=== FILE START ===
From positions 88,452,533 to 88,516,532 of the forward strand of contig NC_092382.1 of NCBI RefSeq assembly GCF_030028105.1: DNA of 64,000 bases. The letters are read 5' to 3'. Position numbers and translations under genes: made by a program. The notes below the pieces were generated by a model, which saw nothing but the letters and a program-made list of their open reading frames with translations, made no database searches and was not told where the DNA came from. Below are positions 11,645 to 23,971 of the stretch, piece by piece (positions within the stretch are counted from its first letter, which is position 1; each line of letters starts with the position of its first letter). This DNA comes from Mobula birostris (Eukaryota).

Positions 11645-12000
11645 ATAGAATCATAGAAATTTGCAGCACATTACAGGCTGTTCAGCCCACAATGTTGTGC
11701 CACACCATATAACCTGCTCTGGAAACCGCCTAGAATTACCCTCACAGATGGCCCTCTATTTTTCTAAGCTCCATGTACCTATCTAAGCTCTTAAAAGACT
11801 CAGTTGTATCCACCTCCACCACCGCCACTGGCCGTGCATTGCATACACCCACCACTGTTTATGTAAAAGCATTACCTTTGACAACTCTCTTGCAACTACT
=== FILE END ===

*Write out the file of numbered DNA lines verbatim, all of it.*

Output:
From positions 88,452,533 to 88,516,532 of the forward strand of contig NC_092382.1 of NCBI RefSeq assembly GCF_030028105.1: DNA of 64,000 bases. The letters are read 5' to 3'. Position numbers and translations under genes: made by a program. The notes below the pieces were generated by a model, which saw nothing but the letters and a program-made list of their open reading frames with translations, made no database searches and was not told where the DNA came from. Below are positions 11,645 to 23,971 of the stretch, piece by piece (positions within the stretch are counted from its first letter, which is position 1; each line of letters starts with the position of its first letter). This DNA comes from Mobula birostris (Eukaryota).

Positions 11645-12000
11645 ATAGAATCATAGAAATTTGCAGCACATTACAGGCTGTTCAGCCCACAATGTTGTGC
11701 CACACCATATAACCTGCTCTGGAAACCGCCTAGAATTACCCTCACAGATGGCCCTCTATTTTTCTAAGCTCCATGTACCTATCTAAGCTCTTAAAAGACT
11801 CAGTTGTATCCACCTCCACCACCGCCACTGGCCGTGCATTGCATACACCCACCACTGTTTATGTAAAAGCATTACCTTTGACAACTCTCTTGCAACTACT